tv BBC World News America PBS April 25, 2017 5:28pm-6:01pm PDT
>> this is bbc "world news america." >> funding of this presentation is made possible by the freeman foundation, newman's own foundation, giving all profits from newman's own to charity and pursuing the common good, kovler foundation, pursuing solutions for america's neglected needs, and aruba tourism authority. >> planning a vacation escape that is relaxing, inviting, and exciting is a lot easier than you think. you can find it here in aruba. families, couples, and friends can all find their escape on the island with warm sunny days, cooling trade winds, and the
crystal blue caribbean sea. nonstop flights are available from most major airports. more information for your vacation planning is available at aruba.com. >> and now, bbc "world news." this is bbc "world news america." reporting from washington, i am tim willcox. cracks in wall funding. walldent trump insists the with mexico will be built and pulls back on immediate spending demands. ivanka trump gets grounds in germany as she defends her father. likeiant minds, michelangelo and marie curie.
tim: hello, welcome to our viewers on public television and around the globe. was massive and controversial as a campaign and the opposition is proving just as insurmountable. it seems donald trump is dropping demands for an immediate down payment of federal funding to build border wall with mexico. it could be their dealmaker to get the government funding bill passed by monday. donald trump says don't let the fake media tell you i changing my position on the wall, it will get built. jon: donald trump made his fortune as a builder. the president is staking a huge amount of political capital on the controversial construction project, a two
thousand-mile-long wall separating the u.s. from mexico. no one can say it has come out of the blue. it was almost his campaign theme. : we are going to build the wall, who is going to pay for the wall? >> mexico. president trump: who is going to pay for the wall? >> mexico. president trump: who? >> mexico. have beenexicans blunt, we are not paying a peso towards it. >> if they want to do it it is their sovereign right. the thing that is clear is there is no way mexico will pay for it. jon: donald trump, initially, will have to rely on the u.s. taxpayer. that is not going to happen right now. he is still talking tough. president trump: the wall gets built, 100%.
[crosstalk] we are already preparing, dealing plans and specifications. the government runs out of funds on friday and could face a shutdown. agree to anll emergency funding package, only if the white house removes the proposed expenditure on the wall. bill republicans have a majority in the senate, it is slammed. to get -- it is slim. to get this passed, you have to have a super majority of 60. they have 52. donald trump days to start choice -- start choice -- stark orice, a government shutdown a personal step down. inhas been a harsh lesson the differences between the ease
of campaigning and the struggles of governing. it has left democrats savoring another victory. >> it is good news the president seems to be taking the wall off the table on the negotiations on the appropriations bill. jon: it has been high energy and high tempo. executive orders and economic confidence. on three signature policies, the travel ban, health reform, and the border wall, president trump has not succeeded in the way he promised. jon sopel, bbc news washington. president tries to get support for his wall, his daughter is trying to build bridges with women around the world. germanyrump appeared in with angela merkel and christine lagarde. she faced a tough crowd as jenny hill reports.
jenny: taking her place among the world's most powerful women. the first daughter rubbing shoulders with the chancellor, a queen, and a banker. almost immediately, ivanka trump found herself defending a president. the delegates here weren't impressed. he has been a tremendous champion of supporting families and enabling them to survive. [groening] >> i hear the reaction from the audience. jenny: still, donald's special advisor persisted. speak on aan personal level knowing that he encouraged me and enabled me to thrive. i grew up in a house where there were no barriers to what i could accomplish. the first daughter has made powerful friends. she has accompanied her father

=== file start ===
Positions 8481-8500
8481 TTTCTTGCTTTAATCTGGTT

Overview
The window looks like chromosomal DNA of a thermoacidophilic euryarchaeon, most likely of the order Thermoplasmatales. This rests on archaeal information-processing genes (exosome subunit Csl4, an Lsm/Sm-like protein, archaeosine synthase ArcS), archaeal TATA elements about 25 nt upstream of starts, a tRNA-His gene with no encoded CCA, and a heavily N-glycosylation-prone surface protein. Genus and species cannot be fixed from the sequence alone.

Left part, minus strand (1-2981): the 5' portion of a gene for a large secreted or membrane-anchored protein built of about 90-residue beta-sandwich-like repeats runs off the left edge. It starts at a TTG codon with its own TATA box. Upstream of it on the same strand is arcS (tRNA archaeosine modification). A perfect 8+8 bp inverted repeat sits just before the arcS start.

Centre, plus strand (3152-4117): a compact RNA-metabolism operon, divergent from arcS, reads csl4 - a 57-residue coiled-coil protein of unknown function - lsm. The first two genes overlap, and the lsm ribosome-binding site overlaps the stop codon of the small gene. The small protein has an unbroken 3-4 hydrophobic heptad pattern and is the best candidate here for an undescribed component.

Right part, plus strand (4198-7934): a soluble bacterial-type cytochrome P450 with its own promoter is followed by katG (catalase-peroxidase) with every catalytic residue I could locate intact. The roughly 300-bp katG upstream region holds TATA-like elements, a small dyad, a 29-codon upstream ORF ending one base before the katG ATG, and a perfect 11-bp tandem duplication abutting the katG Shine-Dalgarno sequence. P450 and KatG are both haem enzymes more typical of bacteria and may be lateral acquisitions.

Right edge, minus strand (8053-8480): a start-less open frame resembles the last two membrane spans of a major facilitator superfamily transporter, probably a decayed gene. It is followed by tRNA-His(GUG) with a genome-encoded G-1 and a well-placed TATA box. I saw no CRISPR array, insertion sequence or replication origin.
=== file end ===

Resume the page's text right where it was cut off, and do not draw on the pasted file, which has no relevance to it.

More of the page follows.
to talks with the leaders of canada, japan, and germany. her first overseas trip was at the direct invitation of the german chancellor. >> do you consider your self a feminist? andy: empowering women charming one in particular. berlin needs stronger ties to the trump administration. >> it is the strategy of dialogue that is the most important. you can reach trump through his daughter. what do you are seeing may mark a profound shift in the way that germany does business with the united states. ivanka trump
trust between the police and the latino community. lisa say they cannot solve cases without leads and information from the immigrant community. the risk is that the very policies president trump champions to make the community safer are instead making them more dangerous. it is important to get our message out. this commissioner says he will we need to make sure that people feel comfortable coming to the police department to give us information including undocumented people. and you have individuals who use charged rhetoric, it is very hard to compete with that noise. this refugee center, these new residents are learning the language of their new home and one of the few places they feel they've. it is not the fear of gangs, but the fear of deportations that now make someone uncomfortable to approach of police. theolice won't stop to ask
police anything for fear that without papers might be arrested and deported. blaming crime on immigration was a key part of donald trump campaign. but with crime as with other of his the early days presidency show how hard it is to translate slogans into solutions. jim: you're watching bbc world news america. tonight, make an appointment with an app. how are to fulfill -- how artificial intelligence could beginning you a real health check. remaining candidates for the french president the have attended a memorial for the police man shot dead in paris. marine le pen and emmanuel position.k a sharp le pen wants france to reintroduce border control,